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Case Study – Process Serving

One Saturday morning we received an urgent call from a lawyer for whom we undertook a lot of work, particularly involving domestic violence. An emergency court had been convened and a judge had issued a very unusual order.  The solicitor’s client, a beaten wife, had been locked out of her ground floor flat by her violent, criminal, drug dealing partner.  He had thrown all her clothes and other belongings onto the lawn in front of the block and had fitted a number of new locks to the front door of the flat.

A judge had granted an injunction allowing us to forcibly gain entry to the flat and ordering the husband to leave the flat immediately and not to return or go within a quarter of a mile of the premises, or to assault, molest, threaten or harass or in any way interfere with his wife.  Failure to obey this order would have resulted in the husband’s imprisonment for contempt of court.  The judge advised that, because he was known to be violent, we should be accompanied by the police.

We therefore telephoned the local police station and they said they would send officers to meet us near the premises.  In the meantime we had met up with the wife who showed us a picture of an 88 lb Staffordshire Bull Terrier which she said, if in the control of her husband, was extremely vicious.  She advised that we should be very careful if her husband was inside as the dog would certainly attack us and she would not be able to control it.  She also informed us that there was a window from the kitchen into an alleyway at the back of the building.

We had brought a carpenter with us to gain entry and, once in, fit new locks to the flat.  He was used to the kind of work we did and could “look after himself”.  We decided to place an agent in the alleyway at the back with a copy of the “Injunction” whilst one agent would go to the door with the carpenter and the police and, if the Respondent did not open the door, to force entry.

In the meantime a  policeman had arrived.  He was all of 19/20 years of age, quite skinny, his helmet was too large and came down over his eyes.  He asked us what we intended to do and we told him and warned him of the dog.  He looked absolutely terrified, crossed to the other side of the road and said “I don’t do dogs”.  He immediately radioed through to the police station and spoke to “his sergeant” who told him he did not need to go in with us but simply remain nearby and call for back up if needed.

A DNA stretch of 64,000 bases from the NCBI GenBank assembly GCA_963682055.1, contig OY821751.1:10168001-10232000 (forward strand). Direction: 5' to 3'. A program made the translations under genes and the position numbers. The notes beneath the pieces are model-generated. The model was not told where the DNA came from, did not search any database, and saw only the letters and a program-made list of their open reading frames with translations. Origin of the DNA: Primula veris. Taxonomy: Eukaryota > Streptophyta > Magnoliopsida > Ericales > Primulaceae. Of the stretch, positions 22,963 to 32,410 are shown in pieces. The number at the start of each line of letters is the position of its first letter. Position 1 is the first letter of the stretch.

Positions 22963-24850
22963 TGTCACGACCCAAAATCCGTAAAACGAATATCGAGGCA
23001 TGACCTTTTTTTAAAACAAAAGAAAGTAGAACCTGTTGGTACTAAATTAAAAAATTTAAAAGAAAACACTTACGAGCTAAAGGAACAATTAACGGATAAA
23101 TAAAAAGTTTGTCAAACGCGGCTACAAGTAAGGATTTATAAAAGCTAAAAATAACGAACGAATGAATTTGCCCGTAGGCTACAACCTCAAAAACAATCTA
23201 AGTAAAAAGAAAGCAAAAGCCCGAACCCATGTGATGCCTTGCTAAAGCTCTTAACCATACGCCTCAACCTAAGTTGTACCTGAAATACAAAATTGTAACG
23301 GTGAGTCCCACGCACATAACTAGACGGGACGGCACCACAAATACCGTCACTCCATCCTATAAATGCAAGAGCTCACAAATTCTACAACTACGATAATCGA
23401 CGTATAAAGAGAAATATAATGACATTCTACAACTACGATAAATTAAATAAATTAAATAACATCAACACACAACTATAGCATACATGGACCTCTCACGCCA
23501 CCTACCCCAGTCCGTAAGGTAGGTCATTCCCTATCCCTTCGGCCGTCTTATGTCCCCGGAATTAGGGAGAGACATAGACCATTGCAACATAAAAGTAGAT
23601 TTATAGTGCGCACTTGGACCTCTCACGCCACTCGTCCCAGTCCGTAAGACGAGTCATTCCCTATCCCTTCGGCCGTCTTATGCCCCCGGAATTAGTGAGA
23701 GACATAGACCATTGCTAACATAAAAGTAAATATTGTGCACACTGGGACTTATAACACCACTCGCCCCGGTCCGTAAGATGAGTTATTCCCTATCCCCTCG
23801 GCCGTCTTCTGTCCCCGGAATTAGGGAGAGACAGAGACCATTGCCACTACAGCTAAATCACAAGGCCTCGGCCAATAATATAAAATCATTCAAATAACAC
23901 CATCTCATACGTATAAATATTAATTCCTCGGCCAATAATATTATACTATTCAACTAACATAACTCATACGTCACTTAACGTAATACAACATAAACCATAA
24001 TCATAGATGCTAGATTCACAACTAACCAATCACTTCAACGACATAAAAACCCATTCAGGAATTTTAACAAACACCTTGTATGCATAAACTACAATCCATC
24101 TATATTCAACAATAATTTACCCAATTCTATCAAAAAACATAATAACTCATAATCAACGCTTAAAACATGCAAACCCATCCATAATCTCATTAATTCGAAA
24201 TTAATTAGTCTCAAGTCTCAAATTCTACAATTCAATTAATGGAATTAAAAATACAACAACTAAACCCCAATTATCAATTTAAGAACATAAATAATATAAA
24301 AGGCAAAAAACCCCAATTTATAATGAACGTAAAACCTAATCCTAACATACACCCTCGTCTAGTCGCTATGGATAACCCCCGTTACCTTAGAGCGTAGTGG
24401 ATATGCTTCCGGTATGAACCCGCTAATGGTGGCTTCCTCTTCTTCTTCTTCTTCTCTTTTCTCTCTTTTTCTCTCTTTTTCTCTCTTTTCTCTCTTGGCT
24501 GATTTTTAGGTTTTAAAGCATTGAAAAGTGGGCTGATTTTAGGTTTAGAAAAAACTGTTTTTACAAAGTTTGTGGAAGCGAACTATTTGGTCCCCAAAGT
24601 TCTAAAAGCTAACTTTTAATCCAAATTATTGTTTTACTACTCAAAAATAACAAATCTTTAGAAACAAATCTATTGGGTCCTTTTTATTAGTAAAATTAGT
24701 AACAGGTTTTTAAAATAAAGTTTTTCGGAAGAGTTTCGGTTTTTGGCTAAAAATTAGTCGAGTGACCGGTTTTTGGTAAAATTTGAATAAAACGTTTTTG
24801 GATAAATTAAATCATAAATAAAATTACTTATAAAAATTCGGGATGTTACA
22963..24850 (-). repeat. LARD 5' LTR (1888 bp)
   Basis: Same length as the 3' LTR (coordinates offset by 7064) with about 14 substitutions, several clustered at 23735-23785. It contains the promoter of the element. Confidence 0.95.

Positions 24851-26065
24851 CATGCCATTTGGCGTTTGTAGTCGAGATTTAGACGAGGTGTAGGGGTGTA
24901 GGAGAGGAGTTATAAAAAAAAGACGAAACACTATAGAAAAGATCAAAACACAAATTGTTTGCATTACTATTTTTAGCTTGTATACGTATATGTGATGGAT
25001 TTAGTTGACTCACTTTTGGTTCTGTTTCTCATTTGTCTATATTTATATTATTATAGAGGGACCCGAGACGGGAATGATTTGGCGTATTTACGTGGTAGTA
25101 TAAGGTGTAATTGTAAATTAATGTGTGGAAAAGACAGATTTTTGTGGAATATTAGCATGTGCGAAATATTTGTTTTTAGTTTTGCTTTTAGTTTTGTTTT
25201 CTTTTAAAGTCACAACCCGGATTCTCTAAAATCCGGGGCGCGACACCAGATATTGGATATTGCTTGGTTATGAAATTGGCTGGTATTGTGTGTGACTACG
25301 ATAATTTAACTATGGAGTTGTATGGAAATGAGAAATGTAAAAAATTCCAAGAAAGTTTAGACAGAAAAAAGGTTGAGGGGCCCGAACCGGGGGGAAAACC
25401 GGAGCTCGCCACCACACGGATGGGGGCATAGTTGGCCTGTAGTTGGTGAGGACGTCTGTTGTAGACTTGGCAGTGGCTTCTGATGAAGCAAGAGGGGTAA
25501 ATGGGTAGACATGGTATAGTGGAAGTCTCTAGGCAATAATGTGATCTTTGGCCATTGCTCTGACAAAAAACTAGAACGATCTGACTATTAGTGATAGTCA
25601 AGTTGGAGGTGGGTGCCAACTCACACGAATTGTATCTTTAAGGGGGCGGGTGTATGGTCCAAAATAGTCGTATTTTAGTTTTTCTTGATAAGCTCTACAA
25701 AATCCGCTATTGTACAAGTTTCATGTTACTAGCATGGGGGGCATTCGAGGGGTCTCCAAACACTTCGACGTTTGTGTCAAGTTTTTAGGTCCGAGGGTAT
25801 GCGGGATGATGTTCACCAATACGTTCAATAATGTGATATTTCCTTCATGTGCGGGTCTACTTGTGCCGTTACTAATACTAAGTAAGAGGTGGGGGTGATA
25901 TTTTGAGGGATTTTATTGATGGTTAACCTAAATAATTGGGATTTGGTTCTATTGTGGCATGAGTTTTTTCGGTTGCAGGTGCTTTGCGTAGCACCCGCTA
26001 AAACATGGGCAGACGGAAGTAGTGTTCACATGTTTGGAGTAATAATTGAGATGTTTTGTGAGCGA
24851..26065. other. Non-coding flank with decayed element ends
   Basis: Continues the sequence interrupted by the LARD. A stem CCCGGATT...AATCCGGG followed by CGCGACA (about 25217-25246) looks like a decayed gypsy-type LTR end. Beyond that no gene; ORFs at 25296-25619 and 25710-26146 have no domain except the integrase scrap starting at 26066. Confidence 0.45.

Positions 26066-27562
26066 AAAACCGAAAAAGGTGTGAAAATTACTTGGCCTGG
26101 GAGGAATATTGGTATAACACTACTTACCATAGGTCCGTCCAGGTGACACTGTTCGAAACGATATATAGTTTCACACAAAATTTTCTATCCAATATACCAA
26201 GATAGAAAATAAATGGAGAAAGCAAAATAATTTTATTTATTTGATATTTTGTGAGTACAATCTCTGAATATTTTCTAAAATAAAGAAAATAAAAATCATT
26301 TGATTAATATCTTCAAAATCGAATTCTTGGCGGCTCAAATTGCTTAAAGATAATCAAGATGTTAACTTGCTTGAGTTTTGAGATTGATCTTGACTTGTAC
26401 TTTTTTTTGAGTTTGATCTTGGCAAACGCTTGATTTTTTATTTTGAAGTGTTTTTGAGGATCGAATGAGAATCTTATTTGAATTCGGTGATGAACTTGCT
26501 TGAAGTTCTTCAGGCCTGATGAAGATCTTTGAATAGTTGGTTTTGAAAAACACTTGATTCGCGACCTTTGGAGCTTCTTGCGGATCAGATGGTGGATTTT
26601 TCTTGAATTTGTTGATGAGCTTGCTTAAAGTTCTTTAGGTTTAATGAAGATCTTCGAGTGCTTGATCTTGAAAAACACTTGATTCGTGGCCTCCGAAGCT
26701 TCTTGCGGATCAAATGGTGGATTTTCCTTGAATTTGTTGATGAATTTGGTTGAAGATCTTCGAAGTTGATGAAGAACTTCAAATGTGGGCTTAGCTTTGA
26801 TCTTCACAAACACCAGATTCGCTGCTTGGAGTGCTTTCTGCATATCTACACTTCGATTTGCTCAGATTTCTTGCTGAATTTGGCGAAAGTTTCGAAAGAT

We decided to go ahead on our own.  One of our agents grabbed an anorak which the husband had thrown onto the lawn and stood by the door ready to throw it over the dog.  The wife was nearby as she felt she could get control of the dog if the husband was not in the flat.  Our agent knocked on the door.  The sound of a kettle boiling could be heard inside.  As our agent knocked on the door, the dog began to bark ferociously inside and appeared to be jumping at the door.  As nobody opened the door, the carpenter began to force his way through the locks.  Suddenly, the door sprang open and the dog bounded at our agent who tried to throw the anorak over it.  At the same moment, the wife screamed at the dog which stopped in its tracks and sat down at her command.

Unbeknown to our agents, when the Defendant heard our knocking he had decided to escape from the flat through the back window.  Our agent at the back served him with the Injunction as he did so and the Defendant ran off.  Our agent informed the young police officer that we had gained access.  He said “I understand this man is a bit of a drug dealer …..I think I’ll just turn the pad over”.  We waved him in and began to count 5 – 4 – 3 – 2 -1 … at which point the police officer came running out screaming “Oh my God! Dogs, snakes, this is like something out of Minder” and ran off across the road.  What he didn’t know as he entered the flat was that there was an 8 ft python draped over the door to the living room and he virtually ran straight into it.  It was the client’s pet.